Background: Despite successfully suppressed viremia by treatment, patients with high levels of biomarkers of coagulation/inflammation are at an increased risk of developing non-AIDS defining serious illnesses such as cardiovascular diseases. Thus, there is a relationship between persistent immune activation and coagulation/inflammation, although the mechanisms are poorly understood. Platelets play an important role in this process. Although interactions between platelets and elements of the innate immune system, such as monocytes, are well described, little is known about the interaction between platelets and the adaptive immune system.
Design: We investigated the interaction of a component of the coagulation system, platelets, and the adaptive immune system T cells.
Methods: Healthy controls and combination antiretroviral therapy (cART)-treated HIV-infected patients with viral loads of less than 40 copies/ml for more than 15 months were analysed for platelet-T-cell conjugate formation.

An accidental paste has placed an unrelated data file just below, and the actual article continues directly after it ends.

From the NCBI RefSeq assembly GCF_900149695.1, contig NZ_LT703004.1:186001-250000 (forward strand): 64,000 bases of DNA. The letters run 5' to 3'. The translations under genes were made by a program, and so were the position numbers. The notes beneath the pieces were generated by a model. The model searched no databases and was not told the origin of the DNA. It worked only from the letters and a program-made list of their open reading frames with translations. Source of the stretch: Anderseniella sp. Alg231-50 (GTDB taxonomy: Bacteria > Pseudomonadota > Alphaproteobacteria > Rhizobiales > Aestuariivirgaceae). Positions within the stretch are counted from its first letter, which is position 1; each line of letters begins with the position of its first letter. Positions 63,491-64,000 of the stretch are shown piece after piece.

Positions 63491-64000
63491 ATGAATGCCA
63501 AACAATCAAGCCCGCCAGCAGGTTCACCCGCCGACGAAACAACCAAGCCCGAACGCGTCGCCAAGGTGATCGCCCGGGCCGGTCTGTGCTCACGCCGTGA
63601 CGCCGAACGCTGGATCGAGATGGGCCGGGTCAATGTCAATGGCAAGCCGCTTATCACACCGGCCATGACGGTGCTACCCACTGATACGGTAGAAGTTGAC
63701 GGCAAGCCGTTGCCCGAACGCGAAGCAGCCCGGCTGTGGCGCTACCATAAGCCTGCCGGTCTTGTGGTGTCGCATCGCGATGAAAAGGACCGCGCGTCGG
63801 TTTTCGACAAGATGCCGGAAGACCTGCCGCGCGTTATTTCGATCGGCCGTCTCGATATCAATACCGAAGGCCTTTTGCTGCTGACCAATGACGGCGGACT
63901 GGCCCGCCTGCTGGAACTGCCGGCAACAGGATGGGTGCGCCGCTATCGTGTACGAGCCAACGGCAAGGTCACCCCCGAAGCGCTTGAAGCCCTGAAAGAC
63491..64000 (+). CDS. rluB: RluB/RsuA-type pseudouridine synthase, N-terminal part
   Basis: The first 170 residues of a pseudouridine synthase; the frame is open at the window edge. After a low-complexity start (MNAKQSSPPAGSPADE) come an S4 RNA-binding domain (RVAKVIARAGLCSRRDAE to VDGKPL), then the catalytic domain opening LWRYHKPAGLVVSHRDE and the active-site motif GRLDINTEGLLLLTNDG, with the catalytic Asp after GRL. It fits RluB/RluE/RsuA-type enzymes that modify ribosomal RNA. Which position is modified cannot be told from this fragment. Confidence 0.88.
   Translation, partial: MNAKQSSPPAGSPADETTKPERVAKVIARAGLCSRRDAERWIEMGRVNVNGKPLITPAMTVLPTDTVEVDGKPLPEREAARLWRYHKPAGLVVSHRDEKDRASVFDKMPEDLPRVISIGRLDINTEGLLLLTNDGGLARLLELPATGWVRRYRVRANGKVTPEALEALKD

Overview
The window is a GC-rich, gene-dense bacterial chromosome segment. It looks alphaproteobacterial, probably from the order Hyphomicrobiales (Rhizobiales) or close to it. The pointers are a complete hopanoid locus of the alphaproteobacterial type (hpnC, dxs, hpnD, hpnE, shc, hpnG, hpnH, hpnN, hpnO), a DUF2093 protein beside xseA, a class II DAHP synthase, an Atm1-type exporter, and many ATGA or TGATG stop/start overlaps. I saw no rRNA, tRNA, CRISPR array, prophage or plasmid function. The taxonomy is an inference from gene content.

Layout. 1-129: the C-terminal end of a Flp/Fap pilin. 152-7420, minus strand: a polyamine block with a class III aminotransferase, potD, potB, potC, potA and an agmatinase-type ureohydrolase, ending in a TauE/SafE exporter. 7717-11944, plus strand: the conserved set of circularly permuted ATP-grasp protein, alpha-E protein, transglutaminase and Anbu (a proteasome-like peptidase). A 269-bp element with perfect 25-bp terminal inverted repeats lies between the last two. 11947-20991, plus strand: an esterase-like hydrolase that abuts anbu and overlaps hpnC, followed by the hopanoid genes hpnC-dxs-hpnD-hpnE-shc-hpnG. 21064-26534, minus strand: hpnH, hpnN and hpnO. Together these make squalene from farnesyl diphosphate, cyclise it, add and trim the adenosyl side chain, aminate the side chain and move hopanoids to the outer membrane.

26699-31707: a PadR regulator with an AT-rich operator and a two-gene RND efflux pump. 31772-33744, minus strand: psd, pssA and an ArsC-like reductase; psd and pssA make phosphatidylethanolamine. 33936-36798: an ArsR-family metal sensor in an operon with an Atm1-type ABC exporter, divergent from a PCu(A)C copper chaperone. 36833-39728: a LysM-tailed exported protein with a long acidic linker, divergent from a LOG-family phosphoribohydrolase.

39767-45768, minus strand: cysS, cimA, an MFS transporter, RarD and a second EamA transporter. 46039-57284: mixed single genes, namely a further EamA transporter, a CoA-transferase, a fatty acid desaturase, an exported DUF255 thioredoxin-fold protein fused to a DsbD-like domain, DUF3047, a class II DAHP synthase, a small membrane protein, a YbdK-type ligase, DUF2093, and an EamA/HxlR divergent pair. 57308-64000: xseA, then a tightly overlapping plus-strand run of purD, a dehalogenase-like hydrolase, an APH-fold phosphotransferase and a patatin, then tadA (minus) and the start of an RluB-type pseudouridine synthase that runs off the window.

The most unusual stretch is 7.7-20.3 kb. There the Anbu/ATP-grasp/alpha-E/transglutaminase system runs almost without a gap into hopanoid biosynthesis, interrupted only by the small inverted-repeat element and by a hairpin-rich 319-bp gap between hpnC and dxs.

Results: Platelets can form conjugates with T cells and were preferentially seen in CD4 and CD8 T-cell subsets with more differentiated phenotypes [memory, memory/effector and terminal effector memory (TEM)]. Compared with healthy controls, these conjugates in patients with HIV infection were more frequent, more often composed of activated platelets (CD42bCD62P), and were significantly associated with the D-dimer serum levels.
Conclusion: These data support a model in which platelet-T-cell conjugates may play a critical role in the fast recruitment of antigen-experienced T cells to the place of injury. This mechanism can contribute in maintaining a state of coagulation/inflammation observed in these patients contributing to the pathology of the disease.